Mapping the Land Beneath Our Feet: A Field Demonstration of Data Collection Techniques
On August 15, 2007, the Bondville Road Station, a research facility maintained by the University of Illinois Department of Electrical Engineering and the Illinois State Water Survey, was the venue for a field demonstration given by the Illinois State Geological Survey (ISGS) to the Board of Natural Resources and Conservation, the Mahomet Aquifer Consortium Board and committee members, and other dignitaries. Forty-five guests attended.
The demonstration provided an opportunity for the Survey's guests to view many of the techniques and equipment used by Survey scientists to collect subsurface information. Chief William Shilts welcomed the guests and indicated that the purpose of the trip was to familiarize everyone with many of the field tools and techniques the Survey uses to reveal the geology beneath our feet. Donald Keefer, Director of the Geologic Mapping and Hydrogeology Center, presented an overview of ISGS mapping and hydrogeologic programs, including the Governor's Water Supply Initiative. William Dey, Hydrogeology Section, spoke about studies of the Mahomet aquifer and reasons for being at the Bondville Road Station. The speakers emphasized the value to Illinois' citizens of the information gathered using the techniques and equipment being demonstrated and the reports, maps, and analyses that present the information.
Using core obtained from a nearby borehole, Andrew Stumpf, Quaternary Geology Section, described the ISGS drilling program and the high value of direct observations from continuous cores for characterizing sediment properties and interpreting environments of deposition and the geologic history of Illinois. Jack Aud, ISGS driller, and his crew demonstrated the drilling and core retrieval technique using the Survey's CME drill rig.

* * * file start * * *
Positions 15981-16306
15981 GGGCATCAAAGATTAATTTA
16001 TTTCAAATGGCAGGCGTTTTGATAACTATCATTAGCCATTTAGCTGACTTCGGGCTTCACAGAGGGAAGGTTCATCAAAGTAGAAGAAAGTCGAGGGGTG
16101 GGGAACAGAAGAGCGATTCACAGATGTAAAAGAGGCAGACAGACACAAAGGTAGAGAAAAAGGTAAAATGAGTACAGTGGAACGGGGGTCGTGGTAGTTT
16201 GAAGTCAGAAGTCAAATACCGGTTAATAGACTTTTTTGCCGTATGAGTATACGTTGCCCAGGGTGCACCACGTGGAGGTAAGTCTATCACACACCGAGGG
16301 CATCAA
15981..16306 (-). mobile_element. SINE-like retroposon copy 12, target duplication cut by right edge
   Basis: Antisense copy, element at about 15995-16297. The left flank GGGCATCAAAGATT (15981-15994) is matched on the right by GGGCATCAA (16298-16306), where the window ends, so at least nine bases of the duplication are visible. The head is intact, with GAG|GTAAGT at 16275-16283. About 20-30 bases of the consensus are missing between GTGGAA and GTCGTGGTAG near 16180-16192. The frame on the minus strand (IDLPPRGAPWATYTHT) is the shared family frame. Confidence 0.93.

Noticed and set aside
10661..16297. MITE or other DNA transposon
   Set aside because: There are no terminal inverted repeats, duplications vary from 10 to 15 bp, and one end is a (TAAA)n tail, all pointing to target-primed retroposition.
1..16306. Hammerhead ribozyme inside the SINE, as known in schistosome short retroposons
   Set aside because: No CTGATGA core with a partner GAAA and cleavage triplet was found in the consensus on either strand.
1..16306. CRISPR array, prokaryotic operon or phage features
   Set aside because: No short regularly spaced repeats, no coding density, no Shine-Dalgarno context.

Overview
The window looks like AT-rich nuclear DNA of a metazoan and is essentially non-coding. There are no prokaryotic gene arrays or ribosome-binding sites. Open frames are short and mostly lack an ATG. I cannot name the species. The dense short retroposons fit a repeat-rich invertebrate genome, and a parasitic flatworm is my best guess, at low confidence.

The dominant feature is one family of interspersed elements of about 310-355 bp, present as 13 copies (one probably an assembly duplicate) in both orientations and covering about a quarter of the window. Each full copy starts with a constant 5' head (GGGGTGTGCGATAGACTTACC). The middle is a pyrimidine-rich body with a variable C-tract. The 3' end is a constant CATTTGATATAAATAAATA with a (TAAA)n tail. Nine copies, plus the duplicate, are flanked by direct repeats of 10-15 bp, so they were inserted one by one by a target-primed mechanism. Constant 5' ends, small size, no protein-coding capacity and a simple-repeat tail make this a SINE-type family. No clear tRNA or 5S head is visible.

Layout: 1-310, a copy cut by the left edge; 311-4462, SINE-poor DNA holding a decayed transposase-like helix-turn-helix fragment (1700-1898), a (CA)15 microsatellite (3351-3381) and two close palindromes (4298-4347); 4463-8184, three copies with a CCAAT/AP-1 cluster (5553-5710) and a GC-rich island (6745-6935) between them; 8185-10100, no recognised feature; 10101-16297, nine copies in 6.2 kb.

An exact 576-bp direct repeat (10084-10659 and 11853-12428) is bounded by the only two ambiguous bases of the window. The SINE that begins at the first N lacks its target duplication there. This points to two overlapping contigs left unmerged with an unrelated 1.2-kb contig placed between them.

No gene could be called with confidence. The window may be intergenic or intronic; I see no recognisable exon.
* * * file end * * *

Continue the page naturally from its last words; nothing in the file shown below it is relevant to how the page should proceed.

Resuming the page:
David Larson, Hydrogeology Section Head, used a cut-away model of an observation well to describe how such wells are constructed. The observation well provides a means to measure properties such as hydraulic head and hydraulic conductivity and to collect groundwater samples for analysis. Larson gave an overview of the significance and value of information that can be obtained from observation wells.
Timothy Young, Geophysics Section, exhibited some of the ISGS borehole geophysical logging tools and demonstrated their capabilities. He explained that certain physical and chemical properties, such as density and natural emission of gamma radiation, vary with different types of earth materials. He described how those properties are measured with different tools to determine the type of geologic materials that are present in a borehole.
Two surficial geophysical techniques, one old and the other new, were described by Timothy Larson, Geophysics Section. Use of the old technique, electrical earth resistivity (EER), dates from 1931. The updated version of this technique, high resolution electrical earth resistivity (HREER), is used at the ISGS primarily to distinguish sand and gravel from silt and clay. The results of an HREER survey can help geologists map the location and extent of aquifers. Larson then demonstrated how ground penetrating radar (GPR) uses radio waves to detect changes in earth materials or buried objects in the shallow subsurface.
Seismic reflection was another surficial geophysical technique highlighted at the field demonstration. Timothy Larson explained the process as Steve Sargent, Geophysics Section, assisted by students from the University of Illinois and Illinois State University, demonstrated the operation of the ISGS landstreamer, the equipment used to collect the seismic data. The landstreamer, developed and built by researchers and staff at the ISGS, allows for the rapid collection of high-resolution reflection data.
Robert Scott, Illinois State Water Survey, discussed the range of research projects being conducted at the Bondville Road Station by a variety of state, national, and international governmental agencies as well as various academic institutions. His presentation included a highlight of the Water Survey's long-term monitoring program, the Weather and Atmospheric Resources Monitoring (WARM), which is also on site.